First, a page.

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J Trauma. 2006 Jan;60(1):209-15; discussion 215-6.

Utility of screening for blunt vascular neck injuries with computed tomographic angiography.

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  • 1Department of Surgery, University of British Columbia, Vancouver, British Columbia, Canada.

Abstract

PURPOSE:

To prospectively study the impact of implementing a computed tomographic angiography (CTA)-based screening protocol on the detected incidence and associated morbidity and mortality of blunt vascular neck injury (BVNI).

METHODS:

Consecutive blunt trauma patients admitted to a single tertiary trauma center and identified as at risk for BVNI underwent admission CTA using an eight-slice multi-detector computed tomography scanner. The detected incidence, morbidity, and mortality rates of BVNI were compared with those measured before CTA screening. A logistic regression model was also applied to further evaluate potential risk factors for BVNI.

RESULTS:

A total of 1,313 blunt trauma patients were evaluated. One hundred seventy screening CTAs were performed, of which 33 disclosed abnormalities. Twenty-three were evaluated angiographically, of which 15 were considered to have significant BVNIs, as were 4 of the 10 patients with abnormal CTAs and no angiogram. The incidence of angiographically proven BVNIs in our series was 1.1%. If four patients who were treated for BVNIs based on CTA alone are included, the incidence rises to 1.4%. This is significantly higher than the 0.17% incidence before screening (p < 0.001). In addition, the delayed stroke rate and injury-specific mortality fell significantly from 67% to 0% (p < 0.001) and 38% to 0% (p = 0.002), respectively. Overall mortality also fell significantly, from 38% to 10.5% (p = 0.049). Univariate logistic regression identified the presence of cervical spine injury as a significant predictor of BVNI (p < 0.001).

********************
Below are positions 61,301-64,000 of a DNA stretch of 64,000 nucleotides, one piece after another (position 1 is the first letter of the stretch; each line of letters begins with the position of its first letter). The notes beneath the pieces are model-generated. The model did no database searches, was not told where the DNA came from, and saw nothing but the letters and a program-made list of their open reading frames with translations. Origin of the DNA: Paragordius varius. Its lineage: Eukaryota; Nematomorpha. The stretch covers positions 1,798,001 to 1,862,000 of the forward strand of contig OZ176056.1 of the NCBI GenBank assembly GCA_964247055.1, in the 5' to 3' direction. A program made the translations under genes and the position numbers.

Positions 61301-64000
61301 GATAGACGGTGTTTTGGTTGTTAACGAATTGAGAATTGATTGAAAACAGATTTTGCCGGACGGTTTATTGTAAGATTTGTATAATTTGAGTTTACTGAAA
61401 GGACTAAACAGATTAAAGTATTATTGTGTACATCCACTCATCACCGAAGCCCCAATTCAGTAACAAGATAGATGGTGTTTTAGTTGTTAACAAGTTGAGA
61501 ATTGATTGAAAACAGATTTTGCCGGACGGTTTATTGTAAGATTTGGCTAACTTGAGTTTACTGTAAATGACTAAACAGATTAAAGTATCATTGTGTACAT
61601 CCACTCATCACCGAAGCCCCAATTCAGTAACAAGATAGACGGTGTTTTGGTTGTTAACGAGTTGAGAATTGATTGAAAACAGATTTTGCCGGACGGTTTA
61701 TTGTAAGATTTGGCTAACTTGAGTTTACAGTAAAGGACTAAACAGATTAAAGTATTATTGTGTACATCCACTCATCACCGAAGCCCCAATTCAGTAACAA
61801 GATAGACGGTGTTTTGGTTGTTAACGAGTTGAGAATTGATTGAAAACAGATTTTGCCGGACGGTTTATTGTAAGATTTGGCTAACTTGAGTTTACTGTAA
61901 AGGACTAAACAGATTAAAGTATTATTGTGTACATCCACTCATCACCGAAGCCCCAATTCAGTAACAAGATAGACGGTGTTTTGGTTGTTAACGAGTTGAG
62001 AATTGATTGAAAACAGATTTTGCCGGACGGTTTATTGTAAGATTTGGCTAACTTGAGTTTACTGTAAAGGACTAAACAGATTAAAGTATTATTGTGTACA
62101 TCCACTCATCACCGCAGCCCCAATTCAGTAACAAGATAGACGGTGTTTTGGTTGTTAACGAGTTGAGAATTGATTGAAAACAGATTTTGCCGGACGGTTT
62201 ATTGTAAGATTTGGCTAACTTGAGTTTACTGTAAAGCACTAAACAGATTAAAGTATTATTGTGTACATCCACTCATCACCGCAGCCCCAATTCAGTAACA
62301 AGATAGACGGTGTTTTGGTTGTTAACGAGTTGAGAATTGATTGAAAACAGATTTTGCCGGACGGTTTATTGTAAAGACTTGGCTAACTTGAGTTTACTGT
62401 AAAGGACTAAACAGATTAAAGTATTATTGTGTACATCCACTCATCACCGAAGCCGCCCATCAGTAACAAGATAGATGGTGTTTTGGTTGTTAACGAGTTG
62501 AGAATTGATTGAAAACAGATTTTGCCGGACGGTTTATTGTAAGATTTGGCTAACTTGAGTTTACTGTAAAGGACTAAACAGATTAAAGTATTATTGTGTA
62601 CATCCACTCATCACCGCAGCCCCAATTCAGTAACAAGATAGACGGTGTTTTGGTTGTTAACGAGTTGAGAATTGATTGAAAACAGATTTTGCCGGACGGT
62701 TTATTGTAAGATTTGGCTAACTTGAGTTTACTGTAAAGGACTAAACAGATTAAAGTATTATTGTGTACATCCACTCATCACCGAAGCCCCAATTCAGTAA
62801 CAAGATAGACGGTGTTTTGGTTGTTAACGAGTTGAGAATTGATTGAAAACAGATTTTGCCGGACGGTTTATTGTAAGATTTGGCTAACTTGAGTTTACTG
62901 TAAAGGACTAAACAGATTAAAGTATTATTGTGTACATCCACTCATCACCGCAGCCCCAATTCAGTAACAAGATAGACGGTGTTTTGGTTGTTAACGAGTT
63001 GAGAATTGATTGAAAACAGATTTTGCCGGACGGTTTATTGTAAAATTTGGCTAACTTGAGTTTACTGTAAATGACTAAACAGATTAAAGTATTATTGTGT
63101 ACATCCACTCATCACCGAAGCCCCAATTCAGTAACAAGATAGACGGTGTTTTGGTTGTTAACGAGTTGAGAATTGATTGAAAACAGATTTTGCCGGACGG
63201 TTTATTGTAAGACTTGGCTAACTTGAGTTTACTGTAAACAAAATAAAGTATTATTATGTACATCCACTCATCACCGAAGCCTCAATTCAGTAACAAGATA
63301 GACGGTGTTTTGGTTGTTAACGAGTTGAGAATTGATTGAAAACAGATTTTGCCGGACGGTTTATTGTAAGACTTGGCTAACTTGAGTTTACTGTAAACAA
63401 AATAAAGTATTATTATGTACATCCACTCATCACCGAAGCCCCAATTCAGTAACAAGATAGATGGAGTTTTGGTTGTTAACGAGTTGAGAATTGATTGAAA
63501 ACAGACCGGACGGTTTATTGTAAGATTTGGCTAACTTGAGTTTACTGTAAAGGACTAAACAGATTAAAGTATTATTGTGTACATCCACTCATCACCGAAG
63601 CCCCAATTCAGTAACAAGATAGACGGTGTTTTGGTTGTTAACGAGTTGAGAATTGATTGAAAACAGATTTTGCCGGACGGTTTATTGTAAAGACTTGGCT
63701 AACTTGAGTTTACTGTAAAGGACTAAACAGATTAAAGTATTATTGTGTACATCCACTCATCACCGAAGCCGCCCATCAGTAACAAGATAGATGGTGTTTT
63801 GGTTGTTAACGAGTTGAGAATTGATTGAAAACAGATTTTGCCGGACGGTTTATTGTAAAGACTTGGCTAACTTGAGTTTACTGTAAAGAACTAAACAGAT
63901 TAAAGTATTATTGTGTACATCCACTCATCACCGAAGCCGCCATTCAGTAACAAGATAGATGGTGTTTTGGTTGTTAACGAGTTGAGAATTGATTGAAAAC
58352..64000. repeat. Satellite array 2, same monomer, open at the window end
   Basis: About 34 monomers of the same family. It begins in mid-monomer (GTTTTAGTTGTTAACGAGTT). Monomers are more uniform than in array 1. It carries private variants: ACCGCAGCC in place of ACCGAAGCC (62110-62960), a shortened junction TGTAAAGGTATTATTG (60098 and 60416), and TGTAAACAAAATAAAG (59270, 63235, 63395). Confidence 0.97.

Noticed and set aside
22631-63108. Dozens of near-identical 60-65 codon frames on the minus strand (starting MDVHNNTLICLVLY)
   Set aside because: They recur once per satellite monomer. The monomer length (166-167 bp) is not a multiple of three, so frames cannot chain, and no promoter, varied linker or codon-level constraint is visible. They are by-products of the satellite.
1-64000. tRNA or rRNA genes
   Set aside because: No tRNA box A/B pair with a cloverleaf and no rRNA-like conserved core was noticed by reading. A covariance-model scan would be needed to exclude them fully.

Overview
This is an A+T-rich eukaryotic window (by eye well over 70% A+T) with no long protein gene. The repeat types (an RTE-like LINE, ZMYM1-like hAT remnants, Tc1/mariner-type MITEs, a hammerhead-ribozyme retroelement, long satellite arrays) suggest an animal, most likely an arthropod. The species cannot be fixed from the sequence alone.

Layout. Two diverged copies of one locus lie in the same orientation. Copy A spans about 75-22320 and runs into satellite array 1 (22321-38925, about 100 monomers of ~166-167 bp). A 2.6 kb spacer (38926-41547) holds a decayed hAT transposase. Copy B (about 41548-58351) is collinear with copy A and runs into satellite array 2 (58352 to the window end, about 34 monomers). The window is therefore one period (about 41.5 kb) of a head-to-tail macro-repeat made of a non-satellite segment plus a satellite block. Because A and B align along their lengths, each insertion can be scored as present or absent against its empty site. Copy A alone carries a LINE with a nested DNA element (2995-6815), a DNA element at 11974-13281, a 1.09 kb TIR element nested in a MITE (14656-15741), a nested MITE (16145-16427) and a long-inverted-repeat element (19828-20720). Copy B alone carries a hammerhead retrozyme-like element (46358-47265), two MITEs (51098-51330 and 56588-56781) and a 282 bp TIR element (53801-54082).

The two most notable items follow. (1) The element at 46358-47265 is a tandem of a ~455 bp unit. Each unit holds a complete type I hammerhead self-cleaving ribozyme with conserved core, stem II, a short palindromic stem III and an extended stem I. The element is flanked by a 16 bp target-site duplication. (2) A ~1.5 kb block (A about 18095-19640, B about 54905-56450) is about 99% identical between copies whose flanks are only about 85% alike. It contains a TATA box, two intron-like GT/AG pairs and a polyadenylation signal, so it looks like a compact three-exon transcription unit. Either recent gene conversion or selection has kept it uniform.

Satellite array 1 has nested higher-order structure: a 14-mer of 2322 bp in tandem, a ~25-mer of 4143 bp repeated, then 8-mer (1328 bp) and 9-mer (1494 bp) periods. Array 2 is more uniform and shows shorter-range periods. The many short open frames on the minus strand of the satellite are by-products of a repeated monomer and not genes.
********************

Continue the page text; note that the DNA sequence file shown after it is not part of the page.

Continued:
CONCLUSION:

CTA screening increases the detected incidence of BVNI 8-fold, with rates similar to angiographically based screening protocols. CTA screening significantly decreases BVNI-related morbidity and mortality in an efficient manner, underlying its utility in the early diagnosis of this injury.

PMID:
16456458
[PubMed - indexed for MEDLINE]
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